Kinda reminded me of 'the box' from the Silicon Valley TV-show. I guess corporate managers will prefer something tangible over actual good practices.
Firefox users end up having to install it by hand, or else every website comes up as "you are being attacked by a MITM!!!!", which is technically true.
Click on the padlock in Firefox and hit the right arrow next to the domain and it will even say "Verified by: [your corp]"
Being able to use the improved protocol now is very nice.
I'd argue it would take less than 48h hours to kill all middle boxes worldwide and probably all broken browser versions too. Just imagine what it would mean for a Big Corp not to be able to access Google, Bing, Facebook and iCloud from their networks. It's either move or go bankrupt within days.
In a way that's kind of the nuclear option, but hell nukes do work.
For an example see Appendix C of the AES standard, FIPS-197: https://nvlpubs.nist.gov/nistpubs/FIPS/NIST.FIPS.197.pdf
In the case of TLS 1.3 I was able to use this IETF draft: https://tools.ietf.org/html/draft-ietf-tls-tls13-vectors-07
Nothing. It will happen just the same, so TLS 1.4 will have a “actually, this is the extension to use to determine the version”-extension
I've heard many time it's encrypted, but I can't find it explicitly written in the RFC. And it seems unencrypted in this example.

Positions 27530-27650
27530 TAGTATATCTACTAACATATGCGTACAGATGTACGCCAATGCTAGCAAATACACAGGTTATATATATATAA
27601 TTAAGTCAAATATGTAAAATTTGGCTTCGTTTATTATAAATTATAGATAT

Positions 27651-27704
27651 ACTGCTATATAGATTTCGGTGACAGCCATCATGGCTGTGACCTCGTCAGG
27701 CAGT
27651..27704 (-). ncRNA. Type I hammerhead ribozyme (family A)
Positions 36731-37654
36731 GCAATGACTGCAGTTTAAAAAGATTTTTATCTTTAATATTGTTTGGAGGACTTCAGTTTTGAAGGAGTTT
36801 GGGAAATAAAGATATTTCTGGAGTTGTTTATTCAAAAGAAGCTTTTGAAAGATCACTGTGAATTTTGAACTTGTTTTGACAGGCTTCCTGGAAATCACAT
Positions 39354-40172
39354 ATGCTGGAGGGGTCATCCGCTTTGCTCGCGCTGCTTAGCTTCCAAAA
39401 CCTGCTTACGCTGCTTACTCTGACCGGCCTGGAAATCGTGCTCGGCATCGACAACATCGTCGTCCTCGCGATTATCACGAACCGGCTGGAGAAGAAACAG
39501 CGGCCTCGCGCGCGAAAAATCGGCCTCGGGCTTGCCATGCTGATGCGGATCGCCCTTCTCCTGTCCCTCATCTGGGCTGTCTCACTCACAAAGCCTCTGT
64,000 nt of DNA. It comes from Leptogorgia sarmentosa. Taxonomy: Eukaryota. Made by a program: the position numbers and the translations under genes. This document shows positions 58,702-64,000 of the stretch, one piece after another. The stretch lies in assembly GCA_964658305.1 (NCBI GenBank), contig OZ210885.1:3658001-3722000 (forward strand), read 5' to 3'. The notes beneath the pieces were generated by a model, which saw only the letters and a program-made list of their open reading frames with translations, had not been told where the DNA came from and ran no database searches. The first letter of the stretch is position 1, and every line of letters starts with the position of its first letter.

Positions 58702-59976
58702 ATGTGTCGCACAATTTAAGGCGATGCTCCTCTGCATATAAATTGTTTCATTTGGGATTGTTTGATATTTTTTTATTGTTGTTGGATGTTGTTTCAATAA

After ServerHello is sent, the server knows a client now has everything it needs to establish all the keys, so it encrypts all subsequent data.
The pretence that this is just a TLS 1.2 session resumption continues though. So there's a wrapper shown in the document. This wrapper claims to be TLS 1.2 encrypted application data. In fact it's TLS 1.3 encrypted handshake data. For clarity in the document they show both the whole encrypted wrapper, its decrypted data, and then the separate components inside that decrypted data.
In TLS 1.3 they're completely symmetrical. First they show their certificate and then they sign the entire transcript of the session handshake using their private key and send that signature. The peer can use the public key from the certificate and their own copy of the transcript to verify the signature.
If your peer doesn't offer an acceptable cert you abort. If they show you a signature that doesn't verify you abort. This could be because they're an imposter who doesn't have the private key, or it could be that a MitM has changed the handshake, which will mean the transcripts don't match. Either way you haven't got a secure connection.
The TLS 1.3 server gets to be more specific about the cert it wants from a client. Where before it just says "Here's a list of CA roots I trust" now it can specify other filters such as here are some OIDs I want to see in the Certificate Policy.
C->S: handshake, no client cert
C->S: GET /
C<-S: here you go
C->S: POST /launch?target=Moscow
C->S: everything from *this* byte on is covered by
C->s: client cert
C<-S: okay, launched